I know you care about the opinions of a man who, in 1977, gave a Quaalude and champagne to a 13-year-old girl before he raped her. This weekend, filmmaker Roman Polanski said that the birth control pill has “masculinized” women and taken the “romance” out of our lives. You know, the romance of yore, like giving drugs and alcohol to 8th grade girls. Keep reading »
On Sunday and Monday you’re binge-watching “Arrested Development,” I get it. But set your DVRs now for Tuesday night at 10 p.m. for “Outlawed In Pakistan,” a new documentary airing on the PBS program “Frontline.” The film by Habiba Nosheen and Hilke Schellmann, follows a teenaged girl named Kainat Soomro, who accused four men of gang rape at age 13 at great risk to her own life. Like other women who try to go through Pakistan’s justice system, she’s found herself being shamed, doubted, and threatened by a culture that blames the rape victim more than her perpetrators. One family member of one of Kainat’s accused rapists even told the two female filmmakers, “There will be murders over this.”
You can learn more about the film at PBS.org. It will air on Tuesday night and then be viewable online. I know I’ll be watching. [Frontline: Outlawed In Pakistan]
Huffington Post reporter Laura Bassett snapped this photo Wednesday at a House of Representatives hearing regarding a proposed nationwide 20-week abortion ban spearheaded by Republican Rep. Trent Franks. If you look closely, you will see a dude, another dude, another dude, another dude, another dude, another dude, another dude, and yup, one more dude. EIGHT MEN! At a hearing on abortion rights! Dudes! Legislating women’s bodies! [Twitter; Huffington Post] [Photo via Laura Bassett]
Yesterday, a woman named Christy Zink testifed before the House Judiciary Committee’s Subcomittee on the Constitution and Civil Justice to discuss a bill proposed by Rep. Trent Franks to ban abortions after 20 weeks. Zink spoke about her difficult decision in 2009 to have an abortion at 22 weeks after she learned the fetus she was carrying was severely disabled.
In response to her testimony, Texas Rep. Louie Gohmert, also a Republican, publicly shamed Zink and her family for terminating a late-term pregnancy and suggested she should have carried the possibly nonviable pregnancy to term just on principle. Keep reading »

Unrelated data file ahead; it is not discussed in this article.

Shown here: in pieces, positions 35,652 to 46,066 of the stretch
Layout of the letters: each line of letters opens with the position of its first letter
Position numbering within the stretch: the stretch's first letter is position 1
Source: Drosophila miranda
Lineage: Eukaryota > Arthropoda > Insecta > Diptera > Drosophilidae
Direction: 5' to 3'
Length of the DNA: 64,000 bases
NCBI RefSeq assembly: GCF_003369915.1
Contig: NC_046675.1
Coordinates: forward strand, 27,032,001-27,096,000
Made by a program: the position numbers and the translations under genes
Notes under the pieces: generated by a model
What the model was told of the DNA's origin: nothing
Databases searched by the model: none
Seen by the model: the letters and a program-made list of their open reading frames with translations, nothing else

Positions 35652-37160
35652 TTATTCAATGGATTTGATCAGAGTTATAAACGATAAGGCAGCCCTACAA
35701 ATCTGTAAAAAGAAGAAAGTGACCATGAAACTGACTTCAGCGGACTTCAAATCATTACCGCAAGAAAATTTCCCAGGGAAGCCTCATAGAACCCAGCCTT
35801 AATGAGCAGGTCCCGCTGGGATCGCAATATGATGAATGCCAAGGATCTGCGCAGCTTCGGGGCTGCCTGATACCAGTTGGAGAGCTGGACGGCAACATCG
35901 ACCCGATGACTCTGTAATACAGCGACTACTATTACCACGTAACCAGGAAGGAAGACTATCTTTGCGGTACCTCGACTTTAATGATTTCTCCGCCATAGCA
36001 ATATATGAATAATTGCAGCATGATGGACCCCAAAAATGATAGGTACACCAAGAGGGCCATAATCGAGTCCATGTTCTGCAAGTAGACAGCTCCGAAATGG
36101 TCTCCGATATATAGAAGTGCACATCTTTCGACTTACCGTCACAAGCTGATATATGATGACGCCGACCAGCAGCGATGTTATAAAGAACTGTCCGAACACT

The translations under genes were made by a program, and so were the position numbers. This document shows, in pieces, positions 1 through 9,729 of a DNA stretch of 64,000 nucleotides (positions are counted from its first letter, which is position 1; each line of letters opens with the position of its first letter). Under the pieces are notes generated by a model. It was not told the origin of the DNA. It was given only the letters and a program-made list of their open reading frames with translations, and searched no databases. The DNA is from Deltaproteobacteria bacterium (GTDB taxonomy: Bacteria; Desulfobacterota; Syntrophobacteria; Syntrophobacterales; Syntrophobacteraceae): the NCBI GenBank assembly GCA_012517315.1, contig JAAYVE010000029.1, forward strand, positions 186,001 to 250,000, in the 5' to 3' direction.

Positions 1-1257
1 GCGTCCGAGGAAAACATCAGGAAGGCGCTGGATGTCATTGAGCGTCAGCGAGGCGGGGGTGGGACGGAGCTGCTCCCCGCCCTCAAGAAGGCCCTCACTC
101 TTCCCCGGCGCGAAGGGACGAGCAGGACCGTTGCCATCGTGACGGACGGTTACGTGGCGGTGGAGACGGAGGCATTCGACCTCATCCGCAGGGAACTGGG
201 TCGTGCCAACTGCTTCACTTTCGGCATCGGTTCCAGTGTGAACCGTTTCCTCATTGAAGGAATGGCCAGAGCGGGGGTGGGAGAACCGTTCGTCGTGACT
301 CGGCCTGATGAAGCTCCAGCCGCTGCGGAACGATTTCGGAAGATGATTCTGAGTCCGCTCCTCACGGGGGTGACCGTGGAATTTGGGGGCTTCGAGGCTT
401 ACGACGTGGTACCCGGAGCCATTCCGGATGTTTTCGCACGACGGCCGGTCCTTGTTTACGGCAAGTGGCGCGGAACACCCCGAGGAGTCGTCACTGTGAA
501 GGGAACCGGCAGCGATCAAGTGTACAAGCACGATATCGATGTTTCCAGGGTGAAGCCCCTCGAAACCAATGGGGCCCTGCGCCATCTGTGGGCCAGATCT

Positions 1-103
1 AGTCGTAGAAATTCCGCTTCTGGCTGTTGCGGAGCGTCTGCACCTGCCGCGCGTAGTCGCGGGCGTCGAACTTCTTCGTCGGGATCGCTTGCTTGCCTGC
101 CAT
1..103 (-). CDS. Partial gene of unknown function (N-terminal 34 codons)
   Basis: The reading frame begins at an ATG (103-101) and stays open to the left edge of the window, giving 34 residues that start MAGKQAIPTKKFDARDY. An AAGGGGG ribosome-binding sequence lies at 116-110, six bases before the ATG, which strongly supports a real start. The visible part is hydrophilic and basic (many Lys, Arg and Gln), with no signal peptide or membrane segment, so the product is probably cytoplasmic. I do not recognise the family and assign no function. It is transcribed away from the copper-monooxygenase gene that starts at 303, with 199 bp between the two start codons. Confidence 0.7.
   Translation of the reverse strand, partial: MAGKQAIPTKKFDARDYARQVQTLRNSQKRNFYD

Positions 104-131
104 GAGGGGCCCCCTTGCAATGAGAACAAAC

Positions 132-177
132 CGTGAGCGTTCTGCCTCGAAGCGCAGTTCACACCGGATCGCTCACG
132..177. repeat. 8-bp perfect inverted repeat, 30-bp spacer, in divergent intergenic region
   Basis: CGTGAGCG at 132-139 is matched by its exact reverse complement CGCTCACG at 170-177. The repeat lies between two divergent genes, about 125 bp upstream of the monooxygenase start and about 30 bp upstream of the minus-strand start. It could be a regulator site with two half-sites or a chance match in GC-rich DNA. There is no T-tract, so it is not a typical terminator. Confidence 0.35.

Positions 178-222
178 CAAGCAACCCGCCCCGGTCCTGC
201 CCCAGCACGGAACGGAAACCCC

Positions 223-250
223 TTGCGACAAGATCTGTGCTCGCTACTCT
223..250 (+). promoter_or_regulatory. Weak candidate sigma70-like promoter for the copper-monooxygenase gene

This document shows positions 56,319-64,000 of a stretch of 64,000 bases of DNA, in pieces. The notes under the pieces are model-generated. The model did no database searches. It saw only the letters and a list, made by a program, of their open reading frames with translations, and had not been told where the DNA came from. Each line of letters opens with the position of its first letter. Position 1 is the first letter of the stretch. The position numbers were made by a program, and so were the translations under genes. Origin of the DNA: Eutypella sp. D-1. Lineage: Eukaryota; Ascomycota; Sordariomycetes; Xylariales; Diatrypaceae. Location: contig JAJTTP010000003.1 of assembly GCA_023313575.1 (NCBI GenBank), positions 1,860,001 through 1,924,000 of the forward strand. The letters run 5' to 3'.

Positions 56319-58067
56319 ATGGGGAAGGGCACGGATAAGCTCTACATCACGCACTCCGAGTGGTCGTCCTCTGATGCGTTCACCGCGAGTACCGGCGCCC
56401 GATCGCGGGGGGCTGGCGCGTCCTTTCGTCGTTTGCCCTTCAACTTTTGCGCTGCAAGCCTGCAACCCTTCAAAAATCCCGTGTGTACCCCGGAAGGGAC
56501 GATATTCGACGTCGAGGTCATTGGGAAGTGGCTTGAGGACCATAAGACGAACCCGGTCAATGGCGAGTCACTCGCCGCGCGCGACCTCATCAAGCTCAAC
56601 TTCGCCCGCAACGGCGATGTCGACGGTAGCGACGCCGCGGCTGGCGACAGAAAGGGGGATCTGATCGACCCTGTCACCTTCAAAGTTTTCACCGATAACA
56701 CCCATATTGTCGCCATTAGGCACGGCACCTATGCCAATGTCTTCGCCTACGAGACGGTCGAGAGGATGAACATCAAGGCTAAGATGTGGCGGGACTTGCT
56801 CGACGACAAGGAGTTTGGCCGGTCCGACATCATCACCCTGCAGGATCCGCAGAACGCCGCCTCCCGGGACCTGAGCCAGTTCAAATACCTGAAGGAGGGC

Francois Ozon: I think women understand the film more than men. … I think women can really be connected with this girl because it’s a fantasy of many women to do prostitution. That doesn’t mean they do it, but the fact to be paid to have sex is something which is very obvious in feminine sexuality.
The Hollywood Reporter: Why do you believe that is a desire? I really don’t think that’s the case.
I think that’s the case because sexuality is complex. I think to be an object in sexuality is something very obvious you know, to be desired, to be used. There is kind of a passivity that women are looking for. That’s why the scene with Charlotte Rampling is very important, because she says [prostitution] was a fantasy she always had but never had the courage to do it. She was too shy.
How did you come to the conclusion that is a theme in women’s sexuality?
It is the reality. You speak with many women, you speak with shrinks, everybody knows that. Well, maybe not Americans!
This is the French director Francois Ozon, whose film “Young & Beautiful” — about a Parisian teen girl who becomes a prostitute — screened at Cannes. At first I was inclined to think, ‘Oh, those French men!‘ but I do think this exchange is worth a closer look because it reveals a lot about his somewhat limited view of women’s sexual fantasies. Keep reading »